Purpose. To develop and to test a feedback training system for improvement of tactile perception and coordination of fingers in children and youth with cerebral palsy. Methods. The fingers of 7 probands with cerebral palsy of different types and severity were stimulated using small vibration motors integrated in the fingers of a hand glove. The vibration motors were connected through a microcontroller to a computer and to a response 5-button keyboard. By pressing an appropriate keyboard button, the proband must indicate in which finger the vibration was felt. The number of incorrect responses and the reaction time were measured for every finger. The perception and coordination of fingers were estimated before and after two-week training using both clinical tests and the measurements. Results. Proper functioning of the developed system in persons with cerebral palsy was confirmed. The tactile sensation of fingers was improved in five of seven subjects after two weeks of training. There was no clear tendency towards improvement of selective use of fingers. Conclusion. The designed feedback system could be used to train tactile perception of fingers in children and youth with cerebral palsy. An extensive study is required to confirm these findings. PMID:26124965

  18. Voluntary muscle activation, contractile properties, and fatigability in children with and without cerebral palsy

    Microsoft Academic Search

    Scott K. Stackhouse; Stuart A. Binder-Macleod; Samuel C. K. Lee

    2005-01-01

    Cerebral palsy (CP) may lead to profound weakness in af- fected portions of the extremities and trunk. Knowing the mechanisms underlying muscle weakness will help to better design interventions for increasing force production in children with CP. This study quantified volun- tary muscle activation, contractile properties, and fatigability of the quadri- ceps femoris and triceps surae in children with and

  19. The Effectiveness of Therapeutic Intervention with Infants Who Have Cerebral Palsy or Motor Delay.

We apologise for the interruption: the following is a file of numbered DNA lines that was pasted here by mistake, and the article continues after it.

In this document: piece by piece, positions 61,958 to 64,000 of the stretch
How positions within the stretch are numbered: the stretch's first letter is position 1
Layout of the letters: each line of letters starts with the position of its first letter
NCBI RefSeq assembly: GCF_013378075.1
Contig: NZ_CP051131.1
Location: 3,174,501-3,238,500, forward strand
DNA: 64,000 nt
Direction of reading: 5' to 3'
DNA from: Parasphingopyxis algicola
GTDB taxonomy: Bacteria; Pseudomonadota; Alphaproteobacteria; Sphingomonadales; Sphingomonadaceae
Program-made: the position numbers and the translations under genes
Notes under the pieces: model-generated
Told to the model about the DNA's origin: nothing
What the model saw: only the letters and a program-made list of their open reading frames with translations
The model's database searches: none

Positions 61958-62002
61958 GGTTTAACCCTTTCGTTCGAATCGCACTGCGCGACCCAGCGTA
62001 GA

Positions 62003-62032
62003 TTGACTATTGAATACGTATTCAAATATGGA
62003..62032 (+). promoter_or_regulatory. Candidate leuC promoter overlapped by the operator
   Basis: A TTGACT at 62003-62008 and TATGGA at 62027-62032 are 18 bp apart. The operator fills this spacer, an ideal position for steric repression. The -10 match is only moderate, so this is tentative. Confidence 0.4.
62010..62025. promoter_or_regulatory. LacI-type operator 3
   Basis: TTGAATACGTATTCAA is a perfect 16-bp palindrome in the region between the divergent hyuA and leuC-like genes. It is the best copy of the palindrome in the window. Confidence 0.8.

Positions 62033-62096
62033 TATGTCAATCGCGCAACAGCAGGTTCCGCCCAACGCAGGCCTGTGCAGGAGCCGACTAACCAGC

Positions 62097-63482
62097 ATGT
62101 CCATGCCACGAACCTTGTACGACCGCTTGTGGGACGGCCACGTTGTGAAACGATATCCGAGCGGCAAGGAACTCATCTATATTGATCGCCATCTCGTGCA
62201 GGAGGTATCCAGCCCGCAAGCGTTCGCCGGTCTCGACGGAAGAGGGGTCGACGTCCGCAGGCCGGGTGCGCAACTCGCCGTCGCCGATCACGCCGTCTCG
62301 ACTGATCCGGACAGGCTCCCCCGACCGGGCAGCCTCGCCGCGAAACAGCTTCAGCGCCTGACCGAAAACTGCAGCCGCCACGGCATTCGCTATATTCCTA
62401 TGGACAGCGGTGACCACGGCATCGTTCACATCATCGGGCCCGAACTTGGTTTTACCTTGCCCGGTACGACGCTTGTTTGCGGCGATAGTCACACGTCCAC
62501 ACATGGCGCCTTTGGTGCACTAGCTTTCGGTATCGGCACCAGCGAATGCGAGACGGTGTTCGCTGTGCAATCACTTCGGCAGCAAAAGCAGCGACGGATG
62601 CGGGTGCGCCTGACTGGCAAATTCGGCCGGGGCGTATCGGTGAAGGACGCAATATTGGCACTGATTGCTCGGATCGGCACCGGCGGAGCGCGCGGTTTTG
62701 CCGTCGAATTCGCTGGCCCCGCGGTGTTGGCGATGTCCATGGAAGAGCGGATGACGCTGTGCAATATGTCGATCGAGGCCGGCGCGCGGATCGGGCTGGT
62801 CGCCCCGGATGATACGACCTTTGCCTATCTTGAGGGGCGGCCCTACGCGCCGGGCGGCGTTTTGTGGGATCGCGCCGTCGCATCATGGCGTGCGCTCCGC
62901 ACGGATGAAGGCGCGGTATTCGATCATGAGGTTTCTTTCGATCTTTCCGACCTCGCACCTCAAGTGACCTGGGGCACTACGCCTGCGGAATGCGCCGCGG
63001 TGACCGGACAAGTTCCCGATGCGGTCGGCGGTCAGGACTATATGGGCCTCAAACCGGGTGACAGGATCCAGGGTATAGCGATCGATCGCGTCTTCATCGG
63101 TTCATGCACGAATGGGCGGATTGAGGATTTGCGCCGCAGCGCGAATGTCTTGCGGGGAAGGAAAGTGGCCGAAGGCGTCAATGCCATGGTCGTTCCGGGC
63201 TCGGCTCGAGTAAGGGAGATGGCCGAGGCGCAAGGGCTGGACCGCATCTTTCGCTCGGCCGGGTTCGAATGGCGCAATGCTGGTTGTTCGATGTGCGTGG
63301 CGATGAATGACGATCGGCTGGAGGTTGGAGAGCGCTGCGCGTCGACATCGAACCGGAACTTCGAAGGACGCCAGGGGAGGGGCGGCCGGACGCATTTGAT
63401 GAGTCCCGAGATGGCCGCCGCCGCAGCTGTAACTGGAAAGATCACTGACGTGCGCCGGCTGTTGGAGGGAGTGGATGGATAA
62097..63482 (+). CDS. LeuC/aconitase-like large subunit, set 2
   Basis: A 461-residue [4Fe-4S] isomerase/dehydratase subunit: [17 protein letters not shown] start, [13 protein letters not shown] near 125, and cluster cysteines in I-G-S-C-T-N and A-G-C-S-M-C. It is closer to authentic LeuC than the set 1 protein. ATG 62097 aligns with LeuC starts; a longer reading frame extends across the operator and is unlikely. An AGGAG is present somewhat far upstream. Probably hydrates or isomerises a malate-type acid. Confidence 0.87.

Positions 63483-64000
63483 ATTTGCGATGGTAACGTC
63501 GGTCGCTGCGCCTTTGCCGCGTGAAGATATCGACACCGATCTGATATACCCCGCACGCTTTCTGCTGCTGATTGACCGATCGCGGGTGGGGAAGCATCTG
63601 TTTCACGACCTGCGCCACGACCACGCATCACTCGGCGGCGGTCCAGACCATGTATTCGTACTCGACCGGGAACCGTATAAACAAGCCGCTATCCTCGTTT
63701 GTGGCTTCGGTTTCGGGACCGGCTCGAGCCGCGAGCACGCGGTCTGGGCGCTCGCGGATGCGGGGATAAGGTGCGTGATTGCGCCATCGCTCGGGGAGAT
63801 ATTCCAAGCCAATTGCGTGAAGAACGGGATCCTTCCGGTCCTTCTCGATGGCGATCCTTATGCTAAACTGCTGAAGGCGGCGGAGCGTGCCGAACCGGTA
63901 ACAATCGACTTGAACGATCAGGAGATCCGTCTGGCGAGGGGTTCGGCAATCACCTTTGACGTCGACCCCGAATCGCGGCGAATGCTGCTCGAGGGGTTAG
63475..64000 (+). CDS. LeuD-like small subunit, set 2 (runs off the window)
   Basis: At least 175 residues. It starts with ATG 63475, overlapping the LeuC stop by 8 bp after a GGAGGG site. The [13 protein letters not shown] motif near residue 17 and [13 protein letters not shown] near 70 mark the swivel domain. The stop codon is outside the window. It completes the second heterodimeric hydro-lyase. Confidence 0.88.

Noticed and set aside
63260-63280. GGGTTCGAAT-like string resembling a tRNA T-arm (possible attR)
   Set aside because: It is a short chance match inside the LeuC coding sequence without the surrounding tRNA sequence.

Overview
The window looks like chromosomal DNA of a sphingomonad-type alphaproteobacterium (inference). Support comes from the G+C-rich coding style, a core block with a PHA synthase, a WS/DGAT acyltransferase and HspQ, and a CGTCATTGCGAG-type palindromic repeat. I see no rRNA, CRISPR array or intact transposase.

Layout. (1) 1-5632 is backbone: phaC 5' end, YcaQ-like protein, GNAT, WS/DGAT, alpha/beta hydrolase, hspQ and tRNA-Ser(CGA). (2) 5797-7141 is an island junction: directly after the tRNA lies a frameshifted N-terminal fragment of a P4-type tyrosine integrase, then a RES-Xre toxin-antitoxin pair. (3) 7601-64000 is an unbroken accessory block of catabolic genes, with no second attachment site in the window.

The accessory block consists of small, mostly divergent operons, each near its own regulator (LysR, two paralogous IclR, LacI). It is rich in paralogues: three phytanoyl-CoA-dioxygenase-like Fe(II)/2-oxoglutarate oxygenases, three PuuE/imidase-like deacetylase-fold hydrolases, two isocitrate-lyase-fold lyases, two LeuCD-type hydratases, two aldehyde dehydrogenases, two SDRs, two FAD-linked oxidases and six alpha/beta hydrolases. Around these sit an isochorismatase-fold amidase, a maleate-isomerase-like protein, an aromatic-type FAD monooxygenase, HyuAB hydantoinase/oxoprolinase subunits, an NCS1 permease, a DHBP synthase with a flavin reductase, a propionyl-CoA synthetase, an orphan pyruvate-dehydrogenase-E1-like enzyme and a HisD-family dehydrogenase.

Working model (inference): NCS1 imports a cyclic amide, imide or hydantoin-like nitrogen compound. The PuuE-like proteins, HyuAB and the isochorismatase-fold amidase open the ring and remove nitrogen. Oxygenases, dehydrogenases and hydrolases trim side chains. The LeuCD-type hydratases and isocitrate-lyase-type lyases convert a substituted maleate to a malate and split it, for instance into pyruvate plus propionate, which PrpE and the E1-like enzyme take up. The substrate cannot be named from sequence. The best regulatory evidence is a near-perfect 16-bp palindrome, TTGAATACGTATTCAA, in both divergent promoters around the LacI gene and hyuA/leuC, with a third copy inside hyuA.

ERIC Educational Resources Information Center

    Parette, Howard P., Jr.; Hourcade, Jack

    Eighteen studies (1952-1982) evaluating early therapeutic intervention for children with cerebral palsy are reviewed. Studies are explained to feature provisions of some type of traditional, neurophysiological/sensorimotor, or eclectic therapy and to have excluded pharmacological, dietary, or other specialized treatment procedures. Analysis is…

  20. Trends in perinatal mortality and cerebral palsy in Western Australia, 1967 to 1985

    Microsoft Academic Search

    F. J. Stanley; L. Watson

    1992-01-01

    OBJECTIVE--To analyse the trends in stillbirths, neonatal deaths, and cerebral palsy in all infants born in Western Australia from 1967 to 1985. To relate these trends to changes in perinatal care, particularly in relation to avoidance of intrapartum asphyxia in term infants and the increased survival of low birthweight infants. DESIGN--Descriptive epidemiological study calculating population rates for perinatal deaths and

  1. Twenty Weeks of Computer-Training Improves Sense of Agency in Children with Spastic Cerebral Palsy

    ERIC Educational Resources Information Center

    Ritterband-Rosenbaum, A.; Christensen, M. S.; Nielsen, J. B.

    2012-01-01

    Children with cerebral palsy (CP) show alteration of perceptual and cognitive abilities in addition to motor and sensory deficits, which may include altered sense of agency. The aim of this study was to evaluate whether 20 weeks of internet-based motor, perceptual and cognitive training enhances the ability of CP children to determine whether they…

  2. Exploring Issues of Participation among Adolescents with Cerebral Palsy: What's Important to Them?

    ERIC Educational Resources Information Center

    Livingston, Michael H.; Stewart, Debra; Rosenbaum, Peter L.; Russell, Dianne J.

    2011-01-01

    The purpose of this cross-sectional study was to determine what participation issues are important to adolescents with cerebral palsy (CP). Two hundred and three adolescents with CP (mean age 16.0 [plus or minus] 1.8 years) were assessed using the Canadian Occupational Performance Measure (COPM). This was done through semistructured interviews by…

  3. The Relationship between Manual Ability and Ambulation in Adolescents with Cerebral Palsy

    ERIC Educational Resources Information Center

    Majnemer, Annette; Shikako-Thomas, Keiko; Shevell, Michael; Poulin, Chantal; Lach, Lucyna; Law, Mary; Schmitz, Norbert

    2013-01-01

    This study examined the relationship between gross motor function and manual ability in 120 adolescents with cerebral palsy (CP) (15.2, SD 2.1 years, 59.8% male). Adolescents were evaluated using the Gross Motor Function Classification System (GMFCS) and the Manual Ability Classification System (MACS). A neurologist classified CP subtype. Most…

  4. Unmet Health Care Needs in Children with Cerebral Palsy: A Cross-Sectional Study

    ERIC Educational Resources Information Center

    Jackson, Katie E.; Krishnaswami, Shanthi; McPheeters, Melissa

    2011-01-01

    Children with potentially severe health conditions such as cerebral palsy (CP) are at risk for unmet health care needs. We sought to determine whether children with CP had significantly greater unmet health care needs than children with other special health care needs (SHCN), and whether conditions associated with CP increased the odds of unmet…

  5. Downward Vertical Gaze Palsy As A Prominent Manifestation Of Episodic Ataxia Type 2: A Case Report